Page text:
Patient Stories

Houston Methodist neurologists, neurosurgeons and specialists are pioneers in scientific research and innovative treatment advancements for complex, often rare, conditions.  

At Houston Methodist, patients find hope and healing with a team of specialists who are on the pulse of science and new treatments, and who are dedicated to delivering the best possible care in the U.S.  Here are some of their stories.

U.S. News & World Report has ranked Houston Methodist Hospital among the top 25 hospitals in neurology and neurosurgery. We have been named the No. 1 hospital in Texas every year since the award began. 

Amyotrophic Lateral Sclerosis

Karen’s story

Karen Toennis’ husband was treated for ALS at Houston Methodist’s MDA-ALSA clinic. Today, she serves as the clinic coordinator.

Kevin’s story

Kevin Kinchen, who has a sporadic form of ALS, talks about how he lives every day to the fullest.

Monique’s story

Monique Green, a nurse practitioner and single mom with ALS, describes how her challenges are similar to those of her patients with HIV.

Alzheimer's Disease

Janice and John’s story

For nearly 50 years, Janice and John Sachs finished each other’s sentences. Today, Janice’s Alzheimer’s disease has left John to do most of the talking. 

Jim Nantz’s story

CBS sportscaster Jim Nantz shares how his father's struggle with Alzheimer's disease inspired him to establish the Houston Methodist Nantz National Alzheimer Center.

Brain and Pituitary Tumors

Matt’s story

When he was initially diagnosed with glioblastoma, Matt Futer was given less than 3 months to live. After successful treatment with an experimental gene therapy clinical trial, however, he has been cancer-free for more than 10 years.

Jed’s story

Jed Duplantis thought he had a sinus infection — it turned out to be a large pituitary tumor pressing on his optic nerve. See how endoscopic surgery restored his health.

Stratton’s story

Stratton Muhmel was diagnosed with glioblastoma, an aggressive brain tumor. Refusing to give up, he came to Houston Methodist after learning about an experimental new treatment that has given hope to people with the condition.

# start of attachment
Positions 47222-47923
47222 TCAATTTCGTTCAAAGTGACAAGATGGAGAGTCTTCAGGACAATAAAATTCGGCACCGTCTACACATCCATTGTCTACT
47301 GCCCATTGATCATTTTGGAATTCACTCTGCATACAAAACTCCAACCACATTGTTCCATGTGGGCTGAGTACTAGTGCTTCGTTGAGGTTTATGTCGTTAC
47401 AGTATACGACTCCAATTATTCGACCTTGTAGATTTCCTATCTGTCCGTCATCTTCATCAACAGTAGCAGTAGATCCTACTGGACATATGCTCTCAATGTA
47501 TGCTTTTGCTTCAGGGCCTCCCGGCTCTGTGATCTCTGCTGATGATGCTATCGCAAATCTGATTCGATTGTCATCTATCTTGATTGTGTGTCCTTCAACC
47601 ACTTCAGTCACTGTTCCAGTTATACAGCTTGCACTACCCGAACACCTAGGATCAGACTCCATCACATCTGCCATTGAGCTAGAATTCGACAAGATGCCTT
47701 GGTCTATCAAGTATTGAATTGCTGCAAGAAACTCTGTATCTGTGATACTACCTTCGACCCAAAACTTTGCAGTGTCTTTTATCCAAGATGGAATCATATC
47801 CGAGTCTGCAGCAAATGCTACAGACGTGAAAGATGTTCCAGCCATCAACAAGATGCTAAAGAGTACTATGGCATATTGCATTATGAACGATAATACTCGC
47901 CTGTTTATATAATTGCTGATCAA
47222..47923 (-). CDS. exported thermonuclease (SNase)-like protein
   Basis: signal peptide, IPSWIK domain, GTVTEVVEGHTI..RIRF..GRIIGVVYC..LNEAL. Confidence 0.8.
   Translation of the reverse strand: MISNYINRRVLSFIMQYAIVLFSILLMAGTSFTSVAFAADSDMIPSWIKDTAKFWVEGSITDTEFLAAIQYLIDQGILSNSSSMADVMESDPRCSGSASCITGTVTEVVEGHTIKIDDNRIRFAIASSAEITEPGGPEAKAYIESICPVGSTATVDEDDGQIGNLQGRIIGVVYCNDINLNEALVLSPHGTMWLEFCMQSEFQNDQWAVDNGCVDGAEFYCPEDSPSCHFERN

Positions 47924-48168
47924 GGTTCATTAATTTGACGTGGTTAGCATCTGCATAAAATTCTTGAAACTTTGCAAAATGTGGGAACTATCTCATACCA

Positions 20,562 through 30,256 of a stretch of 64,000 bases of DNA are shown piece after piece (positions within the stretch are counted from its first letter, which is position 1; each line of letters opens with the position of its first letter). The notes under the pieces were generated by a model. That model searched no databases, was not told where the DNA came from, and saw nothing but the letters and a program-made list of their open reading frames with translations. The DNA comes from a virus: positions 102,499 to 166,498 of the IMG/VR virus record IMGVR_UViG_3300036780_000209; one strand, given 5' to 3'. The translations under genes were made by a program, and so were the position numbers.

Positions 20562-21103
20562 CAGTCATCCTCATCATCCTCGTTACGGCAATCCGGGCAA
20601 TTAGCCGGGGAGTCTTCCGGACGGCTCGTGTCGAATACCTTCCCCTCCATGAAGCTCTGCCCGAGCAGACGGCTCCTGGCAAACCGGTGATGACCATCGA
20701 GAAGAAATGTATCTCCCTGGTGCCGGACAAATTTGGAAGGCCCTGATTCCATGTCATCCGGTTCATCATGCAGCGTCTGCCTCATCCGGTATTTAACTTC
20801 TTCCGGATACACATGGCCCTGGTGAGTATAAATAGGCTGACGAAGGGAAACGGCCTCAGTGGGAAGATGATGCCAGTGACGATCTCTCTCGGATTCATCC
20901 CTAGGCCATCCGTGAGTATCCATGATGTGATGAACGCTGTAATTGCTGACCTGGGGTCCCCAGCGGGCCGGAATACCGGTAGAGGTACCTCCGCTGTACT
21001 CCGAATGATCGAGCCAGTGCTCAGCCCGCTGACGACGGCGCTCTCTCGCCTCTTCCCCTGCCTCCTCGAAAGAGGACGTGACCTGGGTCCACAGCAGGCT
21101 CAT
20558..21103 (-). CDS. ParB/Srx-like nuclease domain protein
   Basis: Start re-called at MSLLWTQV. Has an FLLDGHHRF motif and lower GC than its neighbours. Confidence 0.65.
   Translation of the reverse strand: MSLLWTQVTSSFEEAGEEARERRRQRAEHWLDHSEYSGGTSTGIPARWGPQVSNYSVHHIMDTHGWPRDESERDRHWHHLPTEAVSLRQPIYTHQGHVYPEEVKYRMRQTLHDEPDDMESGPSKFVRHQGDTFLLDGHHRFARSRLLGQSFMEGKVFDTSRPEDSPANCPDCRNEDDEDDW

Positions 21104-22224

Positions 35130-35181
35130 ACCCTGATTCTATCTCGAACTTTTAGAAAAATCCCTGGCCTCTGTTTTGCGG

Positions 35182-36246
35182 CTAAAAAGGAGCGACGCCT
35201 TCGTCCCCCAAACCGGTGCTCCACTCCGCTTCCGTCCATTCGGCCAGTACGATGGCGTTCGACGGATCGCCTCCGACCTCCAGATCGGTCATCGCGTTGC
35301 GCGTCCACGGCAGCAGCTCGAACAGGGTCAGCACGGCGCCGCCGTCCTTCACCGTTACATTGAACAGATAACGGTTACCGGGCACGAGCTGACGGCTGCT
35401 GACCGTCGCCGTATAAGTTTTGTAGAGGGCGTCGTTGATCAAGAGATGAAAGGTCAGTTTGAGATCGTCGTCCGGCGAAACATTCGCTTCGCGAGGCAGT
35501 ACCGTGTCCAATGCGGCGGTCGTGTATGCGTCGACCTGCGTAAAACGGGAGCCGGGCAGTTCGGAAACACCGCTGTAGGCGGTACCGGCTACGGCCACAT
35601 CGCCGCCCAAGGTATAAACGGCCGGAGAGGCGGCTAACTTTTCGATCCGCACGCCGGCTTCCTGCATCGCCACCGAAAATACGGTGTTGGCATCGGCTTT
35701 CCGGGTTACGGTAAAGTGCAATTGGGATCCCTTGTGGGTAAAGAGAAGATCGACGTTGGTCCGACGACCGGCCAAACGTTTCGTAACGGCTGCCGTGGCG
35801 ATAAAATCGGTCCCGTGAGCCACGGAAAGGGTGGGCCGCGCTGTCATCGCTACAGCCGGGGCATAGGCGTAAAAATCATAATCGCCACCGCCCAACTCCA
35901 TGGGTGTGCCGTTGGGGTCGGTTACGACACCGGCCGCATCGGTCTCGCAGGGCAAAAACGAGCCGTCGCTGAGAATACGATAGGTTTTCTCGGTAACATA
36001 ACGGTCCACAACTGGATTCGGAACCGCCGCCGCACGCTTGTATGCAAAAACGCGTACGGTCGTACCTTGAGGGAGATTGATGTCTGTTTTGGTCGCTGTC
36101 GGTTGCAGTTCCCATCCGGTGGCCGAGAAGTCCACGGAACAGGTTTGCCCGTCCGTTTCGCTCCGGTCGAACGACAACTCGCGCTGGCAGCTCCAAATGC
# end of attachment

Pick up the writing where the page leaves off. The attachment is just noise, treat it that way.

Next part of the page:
Marcie’s story

Left untreated, Marcie Lester's condition could have blinded her. After a minimally invasive neurosurgery to remove a pituitary tumor, she regained total function.

Kristen’s story

Kristen Daniell struggled with migraine headaches that became progressively worse, eventually leading to partial paralysis. Tests revealed a tennis-ball-sized brain tumor — see how neurological surgery led her to a full recovery.

Nancy’s story

Doctors found a tumor in Nancy Green’s brain that was interfering with her speech and interpretation of words. See how an awake craniotomy procedure restored her function and quality of life.

Adnand’s story

See how surgery restored Adnand Mizra’s quality of life after a neurofibromatosis diagnosis — and why he views his doctors as family.

Belinda’s story

After experiencing progressive vision loss, Belinda Amboree was diagnosed with a pituitary tumor that was pressing on her optic nerve. She regained total function after having endoscopic surgery to remove the tumor.

Doug’s story

After Doug Wood sustained severe head injuries in a bicycle accident, imaging revealed a significant tumor that was partially compressing his spinal cord. Surgery removed the tumor and gave him a new lease on life.


Britton’s story

Playing soccer for several years left Britton Cartwright with concussions and migraines. See how treatment from the specialists at Houston Methodist restored her quality of life.

Movement & Functional Disorders

John’s story

After being diagnosed with Parkinson's disease, John Sinclair received deep brain stimulation (DBS) to reduce stiffness, tremors and involuntary movement disorders.


Nicki’s story

At 28 years old, Nicki James Petrelli had an ischemic stroke while attending church. See how tissue plasminogen activator (tPA) saved her life.

Chris’ story

Chris Bolio felt clumsy and uncoordinated, bumping into walls and losing balance days after competing in a triathlon. A hole in his heart caused him to have a stroke, and treatment at Houston Methodist quickly put him back on course.

Tokashemia’s story

Tokashemia Carter had a patent foramen ovale (PFO) — a hole in the heart, which led to a stroke. Since participating in a Houston Methodist clinical trial, she has regained total function and is living her best life.